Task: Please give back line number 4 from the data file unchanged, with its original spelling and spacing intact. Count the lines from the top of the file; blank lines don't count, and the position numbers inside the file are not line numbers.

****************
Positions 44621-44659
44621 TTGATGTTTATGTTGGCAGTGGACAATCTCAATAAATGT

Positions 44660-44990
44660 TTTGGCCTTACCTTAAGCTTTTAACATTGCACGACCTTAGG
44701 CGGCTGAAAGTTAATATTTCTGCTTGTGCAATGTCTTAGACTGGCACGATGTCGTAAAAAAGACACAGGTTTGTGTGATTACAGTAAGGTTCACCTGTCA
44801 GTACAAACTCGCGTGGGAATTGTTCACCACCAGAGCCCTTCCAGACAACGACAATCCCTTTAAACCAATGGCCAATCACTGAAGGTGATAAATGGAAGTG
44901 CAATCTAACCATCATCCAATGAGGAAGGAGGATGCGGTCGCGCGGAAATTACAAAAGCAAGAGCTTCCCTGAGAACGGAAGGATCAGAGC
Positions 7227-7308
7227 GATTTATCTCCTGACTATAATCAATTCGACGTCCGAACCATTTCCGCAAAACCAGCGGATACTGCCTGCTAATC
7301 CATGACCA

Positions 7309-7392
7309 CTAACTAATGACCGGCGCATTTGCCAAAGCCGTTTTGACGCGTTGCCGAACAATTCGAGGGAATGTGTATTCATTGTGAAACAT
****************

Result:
44660 TTTGGCCTTACCTTAAGCTTTTAACATTGCACGACCTTAGG